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connective tissue in general or of fasciae in particular.On the contrary, one was more or less trained to con-sider fasciae to be connective layers that had to beremoved. This approach is related to the fact that theproper method and procedure of anatomy was and stillis dissection.Although dissection is no longer the main approachin visualizing the anatomy and structure of the humanbody—modern imaging techniques can do so in the liv-ing body—”dissectional thinking” still is the mainmethod of analyzing the body in its anatomy. But in thedays of my training, one had to separate—to “dissect”—and the revealed structures had to be “cleaned” and“cleared” of connective tissue. Connective tissue wassomething resembling a covering or sleeve over andbetween the dissected structures. Therefore it often hadto be removed during the dissection procedure.Most anatomy textbooks today show muscles as dis-crete anatomic structures with the surrounding andenveloping connective tissue layers removed. Whenconnective tissue was met as a layer, a membrane, afascia covering a body structure, organ, or region, itwas given a name derived from the anatomic substratethat the layer covered. Connective tissue anatomy isoften defined as a sub-organization of anatomic struc-tures such as muscles, organs, and so on. Fasciae arethus considered to be “part of” organs and structures.In leading textbooks, fasciae are therefore definedas “masses of connective tissue large enough to bevisible with the unaided eye”
(1)
(p. 42) and classifiedas anatomic entities or structures related to organs. Butare fasciae, membranes, sheaths in the body in factdistinct and discrete anatomic structures, or are wedealing with continuity? Is the anatomical view miss-ing something when it allocates parts of this fascialcontinuity to anatomic structures and entities such asbody walls or regions (for example, fascia endo-thoracica or fascia colli media), organs (for example,fascia renalis), or body parts (for example, fascia cru-ris)? In addition, does a topographic perspective onfascia give any clue about the kind of architectural,functional–mechanical relationship being dealt with?Schleip mentions the fascia as “the dense irregularconnective tissue that surrounds and connects everymuscle, even the tiniest myofibril, and every singleorgan of the body forming continuity throughout thebody.”
(2,3)
In this way, fascia is considered an impor-tant integrative element in human posture and move-ment organization (locomotor apparatus) and is oftenreferred to as the “organ of form.”
(4)
Does an analyti-cal and “dissectional” approach to anatomy do justiceto this concept?In removing or dissecting the connective tissue inthe form of “layers,” every anatomist observes, butoften overlooks, various degrees of attachment. Some-times a layer of fascia is just loosely connected withthe underlying or neighboring structure or tissue; some-times, it is very tight and interwoven with it, and thefascia really has to be cut away, as is the case with thefascia cruris, for example. In both cases, the conceptof “dissected means discrete” tends to remain, withfascia viewed as distinct from other tissues, except forthose clearly organized in a mechanical
in-series
rela-tionship with muscular tissue, as in recognized auxil-iary structures such as tendons and aponeuroses.This methodologic mentality has also lead traditionalanatomy to dissect the musculoskeletal system intodiscrete anatomic structures as represented by bones, joints, and muscles. The present article shows that ar-chitectural and mechanical spatial relationships be-tween the various tissue components of themusculoskeletal system reveal functional units that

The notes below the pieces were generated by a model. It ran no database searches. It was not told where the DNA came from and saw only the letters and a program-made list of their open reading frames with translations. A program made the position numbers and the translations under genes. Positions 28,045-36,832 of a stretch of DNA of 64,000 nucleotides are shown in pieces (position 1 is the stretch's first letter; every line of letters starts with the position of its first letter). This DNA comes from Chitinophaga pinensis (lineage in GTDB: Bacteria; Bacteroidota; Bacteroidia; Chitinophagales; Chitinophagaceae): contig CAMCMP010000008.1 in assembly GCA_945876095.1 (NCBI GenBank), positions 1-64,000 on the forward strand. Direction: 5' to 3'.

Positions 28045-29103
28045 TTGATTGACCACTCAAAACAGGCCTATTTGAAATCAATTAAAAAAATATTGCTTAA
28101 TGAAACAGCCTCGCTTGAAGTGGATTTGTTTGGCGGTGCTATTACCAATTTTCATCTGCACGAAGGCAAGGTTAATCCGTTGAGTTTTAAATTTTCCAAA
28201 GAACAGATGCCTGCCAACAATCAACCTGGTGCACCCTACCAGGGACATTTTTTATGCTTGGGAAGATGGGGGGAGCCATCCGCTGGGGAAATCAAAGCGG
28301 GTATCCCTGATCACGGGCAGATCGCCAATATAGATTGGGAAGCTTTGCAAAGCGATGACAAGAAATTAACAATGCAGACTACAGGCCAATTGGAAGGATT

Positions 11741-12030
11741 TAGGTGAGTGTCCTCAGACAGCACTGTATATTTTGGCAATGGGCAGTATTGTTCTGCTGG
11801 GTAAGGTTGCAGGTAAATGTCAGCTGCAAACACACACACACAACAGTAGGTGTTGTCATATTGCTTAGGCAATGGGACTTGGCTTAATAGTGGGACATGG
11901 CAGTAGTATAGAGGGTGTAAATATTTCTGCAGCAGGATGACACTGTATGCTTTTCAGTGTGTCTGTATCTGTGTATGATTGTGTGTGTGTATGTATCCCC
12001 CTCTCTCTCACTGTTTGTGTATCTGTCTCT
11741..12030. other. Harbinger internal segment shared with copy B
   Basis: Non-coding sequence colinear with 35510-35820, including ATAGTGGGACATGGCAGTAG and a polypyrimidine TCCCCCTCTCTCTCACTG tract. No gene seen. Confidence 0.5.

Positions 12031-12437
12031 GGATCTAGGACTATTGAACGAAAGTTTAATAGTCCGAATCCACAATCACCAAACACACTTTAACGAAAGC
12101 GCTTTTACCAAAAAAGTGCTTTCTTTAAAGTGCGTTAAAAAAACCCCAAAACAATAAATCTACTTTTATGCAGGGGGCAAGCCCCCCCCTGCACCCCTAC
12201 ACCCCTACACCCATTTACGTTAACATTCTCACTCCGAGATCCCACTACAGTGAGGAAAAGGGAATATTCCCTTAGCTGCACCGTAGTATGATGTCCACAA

goacross
the traditional anatomic entities of bones, joints,and muscles.This larger view of 
functional
relationships andcoherence is supported by modern neurophysiology. Inthe central nervous system, the traditional anatomicorganization of the musculoskeletal system is only verypoorly represented topologically, if at all. The func-tional and coordinated components of position andmotion are not the muscles (and joints), but movementsand performed actions. Modern task-dependent mod-els as initiated by Loeb
(5,6)
indicate that motor unitsare not necessarily organized in the central nervoussystem with respect to individual motor nuclei, butaccording to behavioral tasks. This organization sug-gests that humans conceptualize a locomotion sys-tem in a
broader sense,
including the coordinatingand regulating nervous system (central as well as pe-ripheral), and discriminate that from the locomotionsystem in the
narrower sense
(locomotor appara-tus), which is represented by the actual musculoskel-etal system.
Continuity and Connectivity—ConnectiveTissue as Matrix
Under the procedural and mental scalpel of theanatomist, the continuity of the connective tissue ascentral matrix of the body has been lost. The pri-mary connective tissue of the body is the embryonicmesoderm. The mesoderm represents the matrix andenvironment within which the organs and structuresof the body have been differentiated and therefore areembedded. The German embryologist Blechschmidttherefore distinguished the mesoderm as germinallayer: an “inner tissue” in opposition to the ectodermand endoderm as “limiting tissues.” In histology, “lim-iting tissue” is commonly called epithelium and isconstituted almost solely of cells, with relatively lit-tle intercellular space. “Inner tissue” could be de-scribed as undifferentiated connective tissue,